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Updated 22 March 2021

Patrick Weber on Discovering an Unknown Icon

Patrick Weber is associate professor at the Bartlett School of Architecture, London. We ask him about researching the mysterious Casa Sperimentale with his partner Sabine Storp and Bartlett students – plus other unknown icons.

Can you tell us about your research on Casa Sperimentale?
We came across Casa Sperimentale (1968-78), also known as the Casa Albero – ‘the Treehouse’ – in 2014, on an Instagram post by a fashion photographer. We were intrigued because we didn’t know it and no one else had heard of it. Initially we just wanted to find out what it was. But it seems the longer we research it, the more opaque the building’s history becomes. We’re certain the research project has just begun.

What approach and methods are you using?
We’re currently collecting different aspects of the building’s history. Very little scholarly research been undertaken, most of the published stories are just made up. Our research collects first-hand stories through interviews, we are building up an archive of information for further research, and we are working with 3D scanning to document the current state of the structure, which is very fragile. The 3D scanning can form the basis of an immersive VR dataset allowing a virtual visit to the building without putting more strain on the actual structure. We are also working on a speculative project exploring the ideas behind it.

What would you like the outcome of the documentation to be?
Ideally, we would like the building to be saved and made accessible to the interested public.
Too many stories around the Casa Sperimentale are just not correct –they are often based on speculation or misinformation. We would like to set up an online archive to collect all information around the building, the architects and the wider social and cultural context that led to its creation.

3D scan of Casa Sperimentale by StorpWeber. Architects Giuseppe Perugini, Uga de Plaisant and Raynaldo Perugini.
 

In general, what role can universities play in heritage house preservation?
Fortunately, the Bartlett allows us to pursue our own research interests. It helps to draw on the resources of the institution to explore different aspects of the history of the building.

Why is Casa Sperimentale so important?
Our research has shown that the Casa Sperimentale is first of all not a Brutalist building – it is quite the opposite. It was conceived as an experiment to explore design ideas developed by Giuseppe Perugini and his former teacher Bruno Zevi. Our research seeks to correctly situate the building in the correct place in post-war Italian architecture.
The nature of the experiment was to explore different ways of design – its importance is in the way it was created.

What’s next for you in terms of iconic houses? Are you planning more documentation projects like this one?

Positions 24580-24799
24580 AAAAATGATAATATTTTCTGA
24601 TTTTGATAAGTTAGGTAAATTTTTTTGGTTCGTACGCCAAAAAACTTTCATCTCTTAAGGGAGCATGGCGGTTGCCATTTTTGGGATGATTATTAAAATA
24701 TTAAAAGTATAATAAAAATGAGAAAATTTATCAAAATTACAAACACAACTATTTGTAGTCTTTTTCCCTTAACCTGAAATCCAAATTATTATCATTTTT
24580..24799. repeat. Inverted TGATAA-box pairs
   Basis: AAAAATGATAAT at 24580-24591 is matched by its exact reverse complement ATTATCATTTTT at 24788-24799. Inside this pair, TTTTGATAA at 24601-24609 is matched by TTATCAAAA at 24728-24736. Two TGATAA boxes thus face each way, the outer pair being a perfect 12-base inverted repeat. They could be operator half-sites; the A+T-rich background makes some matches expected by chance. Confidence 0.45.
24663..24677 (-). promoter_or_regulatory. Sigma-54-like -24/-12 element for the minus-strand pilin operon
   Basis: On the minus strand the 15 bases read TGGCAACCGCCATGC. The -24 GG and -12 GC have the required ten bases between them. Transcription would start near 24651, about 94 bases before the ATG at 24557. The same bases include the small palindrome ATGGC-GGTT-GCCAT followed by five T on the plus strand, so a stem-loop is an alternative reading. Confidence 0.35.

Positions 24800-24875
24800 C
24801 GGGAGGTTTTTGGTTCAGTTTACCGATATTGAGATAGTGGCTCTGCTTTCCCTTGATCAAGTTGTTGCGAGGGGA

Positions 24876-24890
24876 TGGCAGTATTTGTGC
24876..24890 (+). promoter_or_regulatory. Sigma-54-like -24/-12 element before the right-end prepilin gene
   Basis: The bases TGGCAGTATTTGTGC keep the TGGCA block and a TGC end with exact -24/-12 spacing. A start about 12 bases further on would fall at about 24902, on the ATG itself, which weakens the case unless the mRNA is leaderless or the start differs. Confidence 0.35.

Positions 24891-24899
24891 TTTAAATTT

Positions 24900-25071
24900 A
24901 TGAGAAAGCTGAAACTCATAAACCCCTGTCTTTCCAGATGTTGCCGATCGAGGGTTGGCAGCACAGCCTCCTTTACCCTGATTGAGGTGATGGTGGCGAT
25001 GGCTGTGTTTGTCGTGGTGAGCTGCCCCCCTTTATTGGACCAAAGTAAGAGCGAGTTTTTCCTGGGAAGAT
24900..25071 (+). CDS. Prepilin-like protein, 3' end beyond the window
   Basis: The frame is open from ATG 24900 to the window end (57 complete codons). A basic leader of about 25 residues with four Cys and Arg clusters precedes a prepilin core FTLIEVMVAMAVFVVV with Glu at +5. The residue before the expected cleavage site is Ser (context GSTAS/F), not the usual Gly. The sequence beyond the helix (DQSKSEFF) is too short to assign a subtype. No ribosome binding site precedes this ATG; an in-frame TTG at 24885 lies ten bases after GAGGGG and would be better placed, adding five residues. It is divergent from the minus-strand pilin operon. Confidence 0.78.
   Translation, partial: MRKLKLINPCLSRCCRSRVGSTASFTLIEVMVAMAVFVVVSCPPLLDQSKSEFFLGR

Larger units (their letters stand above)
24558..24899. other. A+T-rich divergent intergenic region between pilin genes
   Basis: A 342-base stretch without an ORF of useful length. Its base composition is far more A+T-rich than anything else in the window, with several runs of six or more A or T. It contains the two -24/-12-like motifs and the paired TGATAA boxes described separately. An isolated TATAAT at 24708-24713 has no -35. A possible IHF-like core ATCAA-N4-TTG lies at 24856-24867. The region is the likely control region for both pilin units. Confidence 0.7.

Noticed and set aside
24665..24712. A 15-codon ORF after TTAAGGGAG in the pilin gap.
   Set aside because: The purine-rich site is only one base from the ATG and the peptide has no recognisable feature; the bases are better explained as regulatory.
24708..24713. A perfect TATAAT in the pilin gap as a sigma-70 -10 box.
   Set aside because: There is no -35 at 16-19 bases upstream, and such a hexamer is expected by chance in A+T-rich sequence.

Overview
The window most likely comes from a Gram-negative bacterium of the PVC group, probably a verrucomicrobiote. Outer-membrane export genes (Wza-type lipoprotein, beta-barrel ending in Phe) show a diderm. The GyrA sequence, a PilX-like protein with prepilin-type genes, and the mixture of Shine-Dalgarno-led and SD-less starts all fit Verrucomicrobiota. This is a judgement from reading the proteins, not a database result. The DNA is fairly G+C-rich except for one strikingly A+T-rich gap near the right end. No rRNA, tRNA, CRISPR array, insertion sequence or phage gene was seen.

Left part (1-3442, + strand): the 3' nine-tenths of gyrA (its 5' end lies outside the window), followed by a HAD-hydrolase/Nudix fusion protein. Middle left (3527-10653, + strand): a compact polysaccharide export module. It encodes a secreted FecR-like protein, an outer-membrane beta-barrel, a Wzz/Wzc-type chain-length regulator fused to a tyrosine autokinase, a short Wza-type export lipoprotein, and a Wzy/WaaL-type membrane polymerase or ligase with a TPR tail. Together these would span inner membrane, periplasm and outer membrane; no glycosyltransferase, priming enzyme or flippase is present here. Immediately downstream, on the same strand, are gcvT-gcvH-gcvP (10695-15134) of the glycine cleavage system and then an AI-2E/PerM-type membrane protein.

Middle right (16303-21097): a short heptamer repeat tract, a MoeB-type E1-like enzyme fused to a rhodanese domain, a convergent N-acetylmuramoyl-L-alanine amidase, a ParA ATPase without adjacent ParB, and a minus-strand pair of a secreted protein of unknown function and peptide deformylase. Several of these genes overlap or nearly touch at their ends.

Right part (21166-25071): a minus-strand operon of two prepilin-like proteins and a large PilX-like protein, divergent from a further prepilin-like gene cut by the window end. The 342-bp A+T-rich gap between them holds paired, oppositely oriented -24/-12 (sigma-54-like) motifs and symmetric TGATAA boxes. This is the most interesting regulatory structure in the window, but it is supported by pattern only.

The Casa Sperimentale is one of our ‘pet projects’ – something we work on as a hobby. The other one is the relatively unknown Unité by Le Corbusier in Briey – the one they never publish. This project is a building that has been at risk, having been under threat of demolition in 1987. Since then the residents have transformed it into a collection of homes, very few following the Le Corbusier lifestyle.
Since being involved with the building many more ‘unknown’ structures have suddenly popped up on our radar, many of them located in Italy.
Maybe there is something about experimental buildings, and buildings that on the surface appear to be failures, that resonates with us.

Do you have a favourite example of a young (post-1965) heritage house?
Our favourite house at the moment isn’t a house yet, and it might never be one. We visited Keisuke Oka’s Arimaston House, an experimental concrete project, in Tokyo last year. He has been building it for the last 15 years – much like Casa Sperimentale – in an organic way with little or no plans, just following his intuition. This will be a building to watch out for in the future.

Arimaston Building. Photo: Ryudai Takano. Courtesy Yumiko Chiba Associates Zeit-Foto Salon.  

What are the biggest threats to iconic houses right now?
Talking about the Casa Sperimentale over the last couple of years has shown us how little it is known by fellow architects. And the ones who know it do not know any of the background behind its creation. Owning an iconic piece of architecture can be a blessing but it can definitely be a burden. The financial impact of the upkeep of an icon is challenging. An effort to list a building to preserve it for the future can have a detrimental impact on a project, as it affects the ability of the owner to make it work for them and to earn its upkeep. As usual it is not just enough to list something, it needs a carefully considered approach.

What are the biggest opportunities for museum houses right now?
Safety is always in numbers, in getting organized, in pooling resources. The Iconic Houses network is a fantastic opportunity and an important platform for buildings that are at risk.

You found Casa Sperimentale on Instagram. Any thoughts on social media?
Sadly, the longer we work on the project the more we have to conclude that Instagram geotagging is detrimental to it, it attracts more visitors all looking for the Instagram shot for their followers. Are we part of the problem?

Patrick recommends watching the trailer of BUTOHOUSE - a film by Ilya Bêka & Louise Lemoine.

 

Jane Szita

Curious about the Iconic Houses Online Event 2021?
Check out the program of lectures, expert meetings and videoseries about The Pioneers of the Dutch Modern House HERE

Updated 22 March 2021